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Transforming lives through music

The subtle sounds of violin strings caught Barry Mosby's ear at a young age, inspiring him to learn to play the instrument as a public school student in Baltimore. Mosby regrets not sticking with it, but he can't help but smile as he watches his oldest daughter, Faith, stand before a crowd at her West Baltimore elementary school with her violin tucked under her chin.

"She loves her violin," Mosby says. "It means she's got some of my genes in her,"

Faith and her sister, Hope, perform monthly concerts as part of the OrchKids, a student orchestra and music education program taught by experienced musicians including more than a dozen alumni of the Johns Hopkins University Peabody Conservatory. Founded by the Baltimore Symphony Orchestra, the program offers valuable learning opportunities to underserved communities; in January, OrchKids expanded into its fourth school and now reaches nearly 500 students throughout Baltimore.

Mosby and his wife, Silvia, always arrive early in order to secure the best seats to see their daughters perform.

"I get really filled up every time I come to see them play," Mosby says.

OrchKids was founded in 2008 by Marin Alsop, the music director of the BSO and a distinguished visiting artist at Peabody, with assistance from Peabody graduate Dan Trahey, who serves as the program's artistic program development director. The program is inspired by El Sistema, a music education program for some of Venezuela's neediest children that began in a parking garage more than 30 years ago.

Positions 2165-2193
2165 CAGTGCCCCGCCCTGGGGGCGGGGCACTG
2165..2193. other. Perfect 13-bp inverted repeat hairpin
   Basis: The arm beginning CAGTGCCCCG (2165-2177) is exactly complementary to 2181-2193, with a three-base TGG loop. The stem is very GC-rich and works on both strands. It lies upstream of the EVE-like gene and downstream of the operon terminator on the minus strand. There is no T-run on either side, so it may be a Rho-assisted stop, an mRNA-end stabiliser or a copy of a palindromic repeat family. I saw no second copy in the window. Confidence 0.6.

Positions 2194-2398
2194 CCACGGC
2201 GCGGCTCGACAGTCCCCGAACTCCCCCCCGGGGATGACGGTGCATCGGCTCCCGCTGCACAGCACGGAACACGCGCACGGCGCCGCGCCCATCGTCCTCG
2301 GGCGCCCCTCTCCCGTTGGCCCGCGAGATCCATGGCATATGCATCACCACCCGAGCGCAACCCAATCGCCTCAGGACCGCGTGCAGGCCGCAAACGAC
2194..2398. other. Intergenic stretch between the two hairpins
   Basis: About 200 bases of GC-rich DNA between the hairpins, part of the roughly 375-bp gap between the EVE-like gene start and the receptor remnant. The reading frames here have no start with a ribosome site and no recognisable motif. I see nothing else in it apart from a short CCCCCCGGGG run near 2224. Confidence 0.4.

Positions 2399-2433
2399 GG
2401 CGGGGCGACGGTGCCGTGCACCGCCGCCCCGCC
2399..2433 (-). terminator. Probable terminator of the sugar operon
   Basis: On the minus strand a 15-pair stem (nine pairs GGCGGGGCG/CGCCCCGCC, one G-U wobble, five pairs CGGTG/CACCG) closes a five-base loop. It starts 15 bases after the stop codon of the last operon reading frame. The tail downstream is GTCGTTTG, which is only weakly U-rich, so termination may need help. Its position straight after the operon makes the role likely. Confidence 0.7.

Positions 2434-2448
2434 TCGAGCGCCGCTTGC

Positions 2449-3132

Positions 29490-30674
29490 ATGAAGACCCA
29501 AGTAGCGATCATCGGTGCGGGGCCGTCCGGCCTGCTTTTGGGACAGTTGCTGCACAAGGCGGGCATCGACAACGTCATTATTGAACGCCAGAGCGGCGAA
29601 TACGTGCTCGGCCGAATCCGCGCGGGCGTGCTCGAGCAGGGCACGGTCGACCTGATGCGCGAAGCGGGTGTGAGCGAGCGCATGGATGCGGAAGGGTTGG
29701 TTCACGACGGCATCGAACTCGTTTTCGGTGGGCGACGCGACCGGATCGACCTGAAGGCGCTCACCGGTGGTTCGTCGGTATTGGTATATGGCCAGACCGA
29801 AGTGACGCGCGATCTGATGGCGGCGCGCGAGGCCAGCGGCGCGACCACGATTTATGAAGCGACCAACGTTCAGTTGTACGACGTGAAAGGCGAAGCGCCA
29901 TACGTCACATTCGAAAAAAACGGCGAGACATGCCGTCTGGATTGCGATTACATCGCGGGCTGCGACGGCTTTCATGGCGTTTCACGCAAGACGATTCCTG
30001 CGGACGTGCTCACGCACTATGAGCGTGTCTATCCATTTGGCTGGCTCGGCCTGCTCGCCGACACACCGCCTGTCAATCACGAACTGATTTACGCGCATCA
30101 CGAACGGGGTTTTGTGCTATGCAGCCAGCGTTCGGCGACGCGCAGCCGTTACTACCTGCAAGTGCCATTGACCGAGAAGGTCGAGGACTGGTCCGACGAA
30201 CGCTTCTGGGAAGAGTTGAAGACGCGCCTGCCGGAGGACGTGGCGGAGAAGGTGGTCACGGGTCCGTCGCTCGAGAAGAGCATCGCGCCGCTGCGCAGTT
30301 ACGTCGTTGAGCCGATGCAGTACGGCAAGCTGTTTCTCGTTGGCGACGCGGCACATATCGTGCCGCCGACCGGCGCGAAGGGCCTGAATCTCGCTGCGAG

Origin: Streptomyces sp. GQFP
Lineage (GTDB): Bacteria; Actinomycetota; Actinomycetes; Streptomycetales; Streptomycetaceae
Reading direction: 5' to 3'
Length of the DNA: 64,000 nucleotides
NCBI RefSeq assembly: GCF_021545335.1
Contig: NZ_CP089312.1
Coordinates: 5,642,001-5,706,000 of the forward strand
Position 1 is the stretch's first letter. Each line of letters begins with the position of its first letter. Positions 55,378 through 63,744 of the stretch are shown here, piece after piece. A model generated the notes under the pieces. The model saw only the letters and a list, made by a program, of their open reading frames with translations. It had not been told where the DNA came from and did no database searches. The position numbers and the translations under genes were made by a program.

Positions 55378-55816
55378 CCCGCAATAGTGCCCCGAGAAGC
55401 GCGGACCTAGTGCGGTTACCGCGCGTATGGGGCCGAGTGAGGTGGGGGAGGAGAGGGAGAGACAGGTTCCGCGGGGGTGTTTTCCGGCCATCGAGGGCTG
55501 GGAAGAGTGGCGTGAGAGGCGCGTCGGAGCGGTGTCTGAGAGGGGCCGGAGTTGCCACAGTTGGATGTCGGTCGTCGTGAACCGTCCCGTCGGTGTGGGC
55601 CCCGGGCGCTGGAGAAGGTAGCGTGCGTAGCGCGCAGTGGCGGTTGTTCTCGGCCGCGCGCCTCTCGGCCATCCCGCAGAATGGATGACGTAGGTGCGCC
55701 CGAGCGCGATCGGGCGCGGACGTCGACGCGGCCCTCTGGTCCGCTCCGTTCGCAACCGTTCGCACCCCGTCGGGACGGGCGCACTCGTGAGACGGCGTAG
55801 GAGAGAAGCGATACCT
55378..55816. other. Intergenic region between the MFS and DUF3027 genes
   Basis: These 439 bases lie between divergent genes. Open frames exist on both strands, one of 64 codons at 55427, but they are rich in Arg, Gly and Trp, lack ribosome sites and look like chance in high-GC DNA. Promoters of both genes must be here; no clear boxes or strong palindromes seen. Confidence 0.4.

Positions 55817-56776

"We look at music as preventative medicine," Trahey says. "We want to start as early as possible and focus on developing a healthy lifestyle."

The OrchKids meet five or six times a week, for as long as three hours a day. They meet on holidays when schools are closed. They practice and perform during the summer. Trahey stresses commitment, consistency and teamwork to develop the students' passion for music, all while providing a positive, supportive environment in which they can grow and perform.

"The most trouble they can get in here is talking out of turn or not respecting the instrument," says Trahey, who also directs a community outreach program called Tuned-In, which gives Peabody Preparatory scholarships to public middle and high school students.

Peabody's commitment to serving Baltimore is embodied in its Music Education program, which urges students to reach into communities and share music. Trahey teaches an elective course called Community Engagement and Creativity that requires students to plan outreach events and write grant proposals to support music-related initiatives.

"Often it's separated into performers, educators and advocates, but to be a well-rounded musician, you really need to encompass all three," says Rafaela Dreisin, a 2010 Peabody graduate who took Trahey's course and is now an OrchKids site coordinator.

Dreisin, a native of Long Island, had never been to Baltimore before enrolling at Peabody, and she had not imagined living in the city beyond graduation until she started working with OrchKids. Now, as she sits in an auditorium filled with students and parents brought together by music, she says the impact of the program really begins to sink in.

"I believe in music and I believe that it has a rightful place in schools," she says. "It's had such a profound effect on my life, and, as musicians, we need to continue to find new ways to share it with everyone."

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